What is crossing the Darién Gap like for migrant women? - Doctors of the World

What is crossing the Darién Gap like for migrant women?


Only children are more vulnerable than women when it comes to crossing the Darién Gap. Many women who attempt to cross are in need; are anxious about whatever fate awaits them; and are exposed to various types of violence. The forest – located between Colombia and Panama – is one of the most dangerous, and one of the longest, migratory routes in the world. 

How does Doctors of the World support these women? 


Doctors of the World’s team stationed at the Las Tecas camp support migrant women who are preparing to cross the Darién Gap, particularly with regard to their sexual and reproductive health. 
Doctors of the World’s medical teams provide various contraception methods that are adapted to the precarious conditions associated with the women’s migratory journey, as well as emergency contraception and voluntary pregnancy terminations. 
 “We don’t know specifically what these women will encounter when crossing, but we hope to be able to make a difference. Of course, there are a lot of things we can’t prevent.” Dr. Camila Carjaval, medical supervisor. 
Many women who cross the Darién Gap do not have access to these means of contraception because of the high costs associated with them in their home countries. And due to lack of access to healthcare services, they often only discover their pregnancy during tests conducted by our teams.

Being pregnant while traversing this 100+ kilometers migratory route towards North America is very demanding and replete with the risk of encountering violence. Doctors of the World respects and supports the individual choices that each person feels they must make. 
With medical and mental health consultations, Doctors of the World conducts preventive actions to combat gender-based violence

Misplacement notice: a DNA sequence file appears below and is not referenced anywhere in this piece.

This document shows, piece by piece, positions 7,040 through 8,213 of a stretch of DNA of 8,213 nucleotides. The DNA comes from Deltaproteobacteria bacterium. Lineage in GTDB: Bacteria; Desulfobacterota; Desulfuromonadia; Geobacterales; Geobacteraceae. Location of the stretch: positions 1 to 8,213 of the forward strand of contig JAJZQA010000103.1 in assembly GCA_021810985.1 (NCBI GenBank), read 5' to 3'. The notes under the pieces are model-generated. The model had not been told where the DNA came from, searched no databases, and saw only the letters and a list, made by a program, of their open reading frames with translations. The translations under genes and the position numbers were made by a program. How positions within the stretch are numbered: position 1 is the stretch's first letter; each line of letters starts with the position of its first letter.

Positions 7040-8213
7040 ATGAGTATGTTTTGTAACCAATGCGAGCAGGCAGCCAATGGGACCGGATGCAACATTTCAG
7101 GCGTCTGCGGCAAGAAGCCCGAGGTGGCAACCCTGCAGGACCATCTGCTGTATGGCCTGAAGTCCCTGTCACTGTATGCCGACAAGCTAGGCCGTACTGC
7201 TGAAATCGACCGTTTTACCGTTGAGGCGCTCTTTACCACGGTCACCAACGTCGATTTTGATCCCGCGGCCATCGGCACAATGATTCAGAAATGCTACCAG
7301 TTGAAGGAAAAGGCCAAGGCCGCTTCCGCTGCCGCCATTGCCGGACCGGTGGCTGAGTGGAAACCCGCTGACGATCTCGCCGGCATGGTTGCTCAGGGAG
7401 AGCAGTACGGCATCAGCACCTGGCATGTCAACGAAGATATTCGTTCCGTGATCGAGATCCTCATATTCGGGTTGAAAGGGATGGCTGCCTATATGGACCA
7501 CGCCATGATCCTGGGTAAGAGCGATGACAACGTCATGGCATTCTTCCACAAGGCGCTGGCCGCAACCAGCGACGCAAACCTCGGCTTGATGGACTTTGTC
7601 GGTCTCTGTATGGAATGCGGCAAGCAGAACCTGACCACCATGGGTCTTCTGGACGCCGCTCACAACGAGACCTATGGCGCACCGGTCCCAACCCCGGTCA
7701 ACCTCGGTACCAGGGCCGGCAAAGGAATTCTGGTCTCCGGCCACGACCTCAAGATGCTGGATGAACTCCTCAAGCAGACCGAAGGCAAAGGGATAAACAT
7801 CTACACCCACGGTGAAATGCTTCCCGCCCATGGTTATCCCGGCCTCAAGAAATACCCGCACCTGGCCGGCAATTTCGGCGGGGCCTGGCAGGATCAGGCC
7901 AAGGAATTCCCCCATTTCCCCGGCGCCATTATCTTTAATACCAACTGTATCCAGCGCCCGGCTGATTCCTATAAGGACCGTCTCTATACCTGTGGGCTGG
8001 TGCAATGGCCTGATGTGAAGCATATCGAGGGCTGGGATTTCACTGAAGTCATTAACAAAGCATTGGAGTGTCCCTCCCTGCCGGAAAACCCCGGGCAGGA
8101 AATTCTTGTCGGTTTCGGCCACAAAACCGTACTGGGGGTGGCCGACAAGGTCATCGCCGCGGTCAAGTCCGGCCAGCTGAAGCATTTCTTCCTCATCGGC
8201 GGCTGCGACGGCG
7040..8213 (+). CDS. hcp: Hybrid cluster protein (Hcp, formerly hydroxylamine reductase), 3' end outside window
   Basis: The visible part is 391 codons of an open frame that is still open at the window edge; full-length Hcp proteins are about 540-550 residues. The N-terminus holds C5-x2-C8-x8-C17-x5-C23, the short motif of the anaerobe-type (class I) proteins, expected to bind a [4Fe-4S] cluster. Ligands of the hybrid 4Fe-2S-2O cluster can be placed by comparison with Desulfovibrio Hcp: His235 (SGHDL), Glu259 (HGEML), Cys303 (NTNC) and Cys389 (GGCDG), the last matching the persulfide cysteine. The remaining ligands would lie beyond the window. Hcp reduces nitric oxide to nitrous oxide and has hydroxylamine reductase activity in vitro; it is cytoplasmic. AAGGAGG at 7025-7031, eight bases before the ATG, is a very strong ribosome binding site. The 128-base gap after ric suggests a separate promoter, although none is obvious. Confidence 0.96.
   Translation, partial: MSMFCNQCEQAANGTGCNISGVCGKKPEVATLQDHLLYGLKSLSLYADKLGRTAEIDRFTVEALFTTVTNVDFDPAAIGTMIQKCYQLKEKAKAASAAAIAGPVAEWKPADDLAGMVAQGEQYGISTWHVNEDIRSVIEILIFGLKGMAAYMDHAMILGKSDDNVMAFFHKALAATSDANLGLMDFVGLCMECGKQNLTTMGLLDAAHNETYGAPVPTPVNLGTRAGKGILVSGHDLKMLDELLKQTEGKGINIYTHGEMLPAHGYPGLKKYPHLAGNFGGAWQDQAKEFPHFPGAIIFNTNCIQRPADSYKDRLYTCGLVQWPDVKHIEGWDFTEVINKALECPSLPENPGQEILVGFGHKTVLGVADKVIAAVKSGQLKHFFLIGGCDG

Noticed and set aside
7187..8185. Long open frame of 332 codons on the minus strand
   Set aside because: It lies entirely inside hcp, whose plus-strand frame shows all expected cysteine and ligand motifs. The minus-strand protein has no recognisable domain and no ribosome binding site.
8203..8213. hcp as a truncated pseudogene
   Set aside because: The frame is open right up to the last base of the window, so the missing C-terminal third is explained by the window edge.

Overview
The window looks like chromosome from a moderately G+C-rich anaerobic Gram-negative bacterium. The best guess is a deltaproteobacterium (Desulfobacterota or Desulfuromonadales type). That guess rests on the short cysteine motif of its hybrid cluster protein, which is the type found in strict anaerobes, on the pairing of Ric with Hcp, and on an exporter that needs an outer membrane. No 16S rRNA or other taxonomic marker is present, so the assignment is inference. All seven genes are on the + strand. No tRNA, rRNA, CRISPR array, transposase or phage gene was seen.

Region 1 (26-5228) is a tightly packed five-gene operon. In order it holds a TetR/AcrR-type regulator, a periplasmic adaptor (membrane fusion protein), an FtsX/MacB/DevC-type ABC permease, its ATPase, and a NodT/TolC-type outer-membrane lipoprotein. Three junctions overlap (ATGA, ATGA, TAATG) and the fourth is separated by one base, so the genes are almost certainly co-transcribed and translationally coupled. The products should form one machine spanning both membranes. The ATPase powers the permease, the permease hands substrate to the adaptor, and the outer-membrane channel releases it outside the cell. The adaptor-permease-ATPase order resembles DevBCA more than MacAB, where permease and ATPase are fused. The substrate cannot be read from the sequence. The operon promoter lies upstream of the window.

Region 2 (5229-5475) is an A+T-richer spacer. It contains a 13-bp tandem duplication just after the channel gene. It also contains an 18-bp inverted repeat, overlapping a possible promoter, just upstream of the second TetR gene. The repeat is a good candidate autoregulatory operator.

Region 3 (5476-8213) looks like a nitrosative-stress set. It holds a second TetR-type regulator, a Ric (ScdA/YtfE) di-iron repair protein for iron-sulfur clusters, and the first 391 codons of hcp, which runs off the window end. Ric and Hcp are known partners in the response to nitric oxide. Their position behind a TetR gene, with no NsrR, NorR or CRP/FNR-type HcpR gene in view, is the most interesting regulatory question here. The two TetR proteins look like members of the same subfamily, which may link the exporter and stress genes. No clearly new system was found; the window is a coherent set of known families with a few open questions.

In a three-month period, 3,216 migrant women benefited from Doctors of the World’s healthcare services at the Darién Gap: 
473 migrant women received sexual and reproductive health services, including access to family planning 
81 migrant women had individual mental health consultations (695 were part of group consultations) 
957 migrant women were given instructions to sexual and reproductive rights awareness, as well as how to prevent gender-based violence and sexual exploitation 

A difficult journey. An inevitable journey. 

Carolina is from Venezuela. She is among a group of 21 people that includes two children. She is making the journey on behalf of her own children who have remained in Venezuela, as she feels there are no longer any economic resources available for them to continue living there. 
“My motivation is my family and my daughter. They are my driving forces, they’re what pushes me to move forward, to give them a better future. I have prepared myself psychologically, as we have heard a lot of things about the Darién Gap, but it’s through there that we will walk.” 
Rosa hopes to reunite with family members in South Carolina in the United States while her two children have remained in her home country along with their father. She says she prefers traveling in a group because it’s considered to be a safer option. 
“All we ask is that we can get through without encountering any problems. We have set out to do it because we really need to do it.” 
More and more women are crossing the Darién Gap. They are seeking security and a better way of life for their family while risking their own physical and mental health. 
Many women begin their journey unaware of the violence they will encounter, especially upon arrival on the Panamanian side. 
On International Women’s Day (March 8), Doctors of the World calls on the international community not to ignore the gender-based and sexual violence that migrant women experience during their journey, and to denounce non-respect of women’s rights in the Darién Gap. 


Photo Credit: © MdM France